The editing team for my Red as Blood novella requested that I add a romantic subplot between the protagonist and the princess. I immediately disliked the idea, but I forced myself to consider how it would affect the story before deciding against it. Instead of bluntly refusing, I explained that Zaig, an assassin hired to kill the princess, wouldn’t have time to develop any romantic feelings for her in the two days they interact. He rescues her out of compassion, not attraction. The team was understanding and dropped the idea of a romantic thread.
On the other hand, when I received the final edits, I didn’t like that the team had changed a scene so Zaig slows down for safety while running away. But it didn’t harm the story or my characters, so I didn’t argue. Focusing on the major issues helped ensure that the editors were receptive to my input, and they went along with me in almost every case.
Editors aren’t always right, and you as the writer have the most influence on your story. Trust your gut when a revision feels wrong, but phrase your concerns with grace and tact. Recognize that your story might still need strengthened in another way. Discuss the problem and be respectful until you have a masterpiece you can both be proud of.
You’re Not Alone
Dealing with edits is hard, even when you and your editor get along great and frequently agree. It requires a lot of work, and admitting that your piece isn’t perfect can be discouraging. But don’t lose heart! No matter how many red slashes cover the page, know that pushing through will hone your skills, and critique is an integral part of writing.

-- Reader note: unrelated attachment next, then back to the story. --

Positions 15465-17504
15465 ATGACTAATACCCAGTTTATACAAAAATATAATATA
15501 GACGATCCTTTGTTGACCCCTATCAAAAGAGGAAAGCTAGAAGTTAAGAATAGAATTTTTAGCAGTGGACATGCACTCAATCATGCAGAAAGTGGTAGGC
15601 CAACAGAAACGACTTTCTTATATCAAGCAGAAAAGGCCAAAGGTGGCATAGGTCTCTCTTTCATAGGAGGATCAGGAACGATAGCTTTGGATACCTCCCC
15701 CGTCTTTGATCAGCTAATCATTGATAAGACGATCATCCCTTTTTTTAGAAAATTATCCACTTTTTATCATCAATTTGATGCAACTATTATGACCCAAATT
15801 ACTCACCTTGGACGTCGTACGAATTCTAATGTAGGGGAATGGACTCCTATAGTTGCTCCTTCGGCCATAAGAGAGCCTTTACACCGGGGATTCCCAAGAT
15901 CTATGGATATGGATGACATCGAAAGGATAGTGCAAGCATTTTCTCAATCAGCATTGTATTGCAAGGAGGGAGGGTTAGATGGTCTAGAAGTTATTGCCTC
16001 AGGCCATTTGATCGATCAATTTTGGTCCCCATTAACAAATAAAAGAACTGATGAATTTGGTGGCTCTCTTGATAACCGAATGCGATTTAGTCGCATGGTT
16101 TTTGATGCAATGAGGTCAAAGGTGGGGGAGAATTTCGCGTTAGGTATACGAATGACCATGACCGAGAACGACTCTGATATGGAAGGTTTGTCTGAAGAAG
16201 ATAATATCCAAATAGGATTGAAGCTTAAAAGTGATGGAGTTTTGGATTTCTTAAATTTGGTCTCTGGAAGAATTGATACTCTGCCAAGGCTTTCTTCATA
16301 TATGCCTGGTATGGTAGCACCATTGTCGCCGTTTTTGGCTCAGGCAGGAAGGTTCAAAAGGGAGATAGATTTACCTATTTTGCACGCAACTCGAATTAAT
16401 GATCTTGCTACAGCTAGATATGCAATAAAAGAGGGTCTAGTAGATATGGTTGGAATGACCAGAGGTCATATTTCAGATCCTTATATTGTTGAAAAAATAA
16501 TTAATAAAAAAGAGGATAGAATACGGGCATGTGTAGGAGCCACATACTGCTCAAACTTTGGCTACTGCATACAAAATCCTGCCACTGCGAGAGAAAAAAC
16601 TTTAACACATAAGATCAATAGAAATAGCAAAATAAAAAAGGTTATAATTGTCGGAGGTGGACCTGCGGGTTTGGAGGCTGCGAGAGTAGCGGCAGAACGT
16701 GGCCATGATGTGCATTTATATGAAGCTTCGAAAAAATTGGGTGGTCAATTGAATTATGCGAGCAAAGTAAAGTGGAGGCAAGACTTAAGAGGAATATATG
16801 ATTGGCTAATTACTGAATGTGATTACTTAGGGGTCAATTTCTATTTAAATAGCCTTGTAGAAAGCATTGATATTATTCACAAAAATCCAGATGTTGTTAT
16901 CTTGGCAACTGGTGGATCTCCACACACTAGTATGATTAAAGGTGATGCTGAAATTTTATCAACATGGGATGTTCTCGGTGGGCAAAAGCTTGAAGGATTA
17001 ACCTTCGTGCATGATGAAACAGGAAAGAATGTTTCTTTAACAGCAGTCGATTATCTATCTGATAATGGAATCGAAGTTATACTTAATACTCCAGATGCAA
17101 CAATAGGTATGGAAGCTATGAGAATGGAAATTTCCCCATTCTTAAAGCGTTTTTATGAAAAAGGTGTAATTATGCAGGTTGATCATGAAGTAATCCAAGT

Even if family members are the only people who read your writing, they’ll have opinions on it. Then come alpha and beta readers, editors, ARC reviewers, and readers. Not all of the comments will be positive. A writer needs a thick skin to withstand criticism and not lose hope. Learning to do that in the privacy of your document, where only you and your editor see, is better than trying to cope with scathing reviews on Amazon.
So don’t view red ink as the end of the world. Each deletion and addition is opening a door for you to take your writing to the next level. Have the courage to step through.
Maddie Morrow grew up with her mom reading to her and her dad telling stories about cowboys hunting Bigfoot. The combination sparked her love of writing early, and she’s been lost in her notebooks ever since. Aside from writing, she enjoys loud music, good horses, and hardcover books. She lives on a farm in Nebraska with her husband and son. Her gaslight short story, “Red as Blood,” won the 2018 Snow White retelling contest hosted by Rooglewood Press, and it released in December 2018 with the Five Poisoned Apples collection.